There are definitely things you can have with you to make life in your car as comfortable as possible – here are my list of essentials to bring:

    Neck Pillow – We already carry these with us for long haul flights and they are useful on long car journeys too. If you are not driving, try and have a nap as this will help you ready for your next turn at the wheel.
    Glasses – If you wear contact lenses, make sure you bring your glasses as well as there’s nothing worse than being tired and having contacts in especially if they are starting to irritate your eyes. Don’t forget your sunglasses either.
    Car Charger – Don’t forget to bring a USB car charger so you can keep all your electronic devices charged on the journey.
    Water Bottle – Instead of buying a pack of small bottles of water, we fill our reusable bottles every morning so we have water in the car. We also buy a large container of water from the supermarket and keep it in the boot (trunk) in case of emergencies.
    Travel Mug – We also bring our reusable Starbucks coffee mugs with us on every trip as we can make a drink at the hotel in the morning and it will keep it hot for a few hours. We then can also use them whenever we stop for a tea or coffee on the drive. This as well as not buying small bottles of water helps to cut down on the amount of rubbish in the car.
    Cool Bag – Years ago I bought a small cool bag and it is now one of our road trip essentials. When we leave a hotel in the morning, we empty any food or drink we’ve put in the fridge into the bag and it keeps it cold for the rest of the day.
    Snacks – A “Snack Bag” is definitely needed! As soon as we have collected our car, we head to the supermarket to stock up on snacks for the drive. In the US we buy Goldfish Crackers, M&M’s even chips and hummus! We have found the key is to not buy too much and just to re-stock as and when we need to.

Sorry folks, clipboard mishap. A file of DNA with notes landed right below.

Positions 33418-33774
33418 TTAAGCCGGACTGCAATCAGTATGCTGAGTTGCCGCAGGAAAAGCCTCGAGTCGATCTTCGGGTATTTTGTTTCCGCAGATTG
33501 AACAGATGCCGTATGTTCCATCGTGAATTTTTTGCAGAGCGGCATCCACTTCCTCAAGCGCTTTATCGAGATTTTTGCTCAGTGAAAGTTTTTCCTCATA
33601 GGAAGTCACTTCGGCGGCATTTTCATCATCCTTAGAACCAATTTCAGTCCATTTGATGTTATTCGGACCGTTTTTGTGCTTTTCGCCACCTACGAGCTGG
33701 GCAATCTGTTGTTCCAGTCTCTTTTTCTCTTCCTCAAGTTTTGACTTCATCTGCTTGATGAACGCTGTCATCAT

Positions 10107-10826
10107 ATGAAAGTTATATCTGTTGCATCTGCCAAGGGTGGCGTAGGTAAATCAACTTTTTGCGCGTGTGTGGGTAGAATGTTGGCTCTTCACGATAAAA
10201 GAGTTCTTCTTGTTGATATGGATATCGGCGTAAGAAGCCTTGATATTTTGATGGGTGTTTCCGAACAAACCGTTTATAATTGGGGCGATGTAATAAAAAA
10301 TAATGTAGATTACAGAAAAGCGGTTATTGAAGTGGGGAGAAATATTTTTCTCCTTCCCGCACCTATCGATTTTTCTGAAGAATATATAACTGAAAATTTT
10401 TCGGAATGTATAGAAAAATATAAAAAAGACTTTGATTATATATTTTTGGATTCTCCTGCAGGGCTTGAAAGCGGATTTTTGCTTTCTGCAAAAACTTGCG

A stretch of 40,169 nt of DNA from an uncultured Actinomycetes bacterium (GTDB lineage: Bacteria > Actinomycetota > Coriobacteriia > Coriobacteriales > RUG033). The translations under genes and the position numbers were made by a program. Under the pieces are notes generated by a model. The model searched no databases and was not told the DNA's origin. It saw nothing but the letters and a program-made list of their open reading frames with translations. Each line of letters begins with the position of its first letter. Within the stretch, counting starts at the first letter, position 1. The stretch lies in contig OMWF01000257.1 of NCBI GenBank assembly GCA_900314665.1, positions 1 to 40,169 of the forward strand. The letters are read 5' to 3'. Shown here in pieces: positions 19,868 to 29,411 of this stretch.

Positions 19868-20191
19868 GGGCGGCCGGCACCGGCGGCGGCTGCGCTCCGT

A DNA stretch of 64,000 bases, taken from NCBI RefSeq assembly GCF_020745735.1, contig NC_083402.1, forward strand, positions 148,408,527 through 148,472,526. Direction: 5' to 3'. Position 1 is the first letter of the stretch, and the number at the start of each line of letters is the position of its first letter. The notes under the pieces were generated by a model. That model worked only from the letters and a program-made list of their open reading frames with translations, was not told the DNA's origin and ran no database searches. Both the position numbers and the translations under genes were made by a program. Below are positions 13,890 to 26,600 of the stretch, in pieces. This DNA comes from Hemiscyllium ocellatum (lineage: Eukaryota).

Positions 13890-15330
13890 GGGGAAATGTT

Paper Towels – When buying snacks, we also buy a paper towel roll to clean up any mess inside the car as well as to help clean the outside of the windows when we stop for fuel – essential when you are taking photos on the road.
    Rubbish Bag – To try and keep the car as tidy and clean as possible, use a plastic bag to put any rubbish in which can then easily be thrown away at your next stop.

    Be Realistic

    Remember whilst on a road trip to keep an open mind. Things will go wrong that you have no control over such as bad weather, road works and traffic jams. You also might have to stop more than you wanted to and your day could end up being much longer than originally planned.

    Places you want to visit could be closed when you get there no matter how much planning you have done – we were on a road trip to the Grand Canyon when the 2013 US government shutdown happened which closed all National Parks!

    You will miss exits you need to take – it happens.

    You will also be tired but remember that everyone else in the car will also be tired too. If you’re driving and you start to feel tired, say something and get off the road as soon as possible.

    Being in a small area with others for long periods of time can be hard if you are not used to it.

    The best mindset you can have on any road trip is to just to relax, accept that these things happen, laugh it off but above all, enjoy every minute!

    What are your top tips when you’re on a road trip? Let me know the comments below!

    Comment on this post

    Your email address will not be published. Required fields are marked *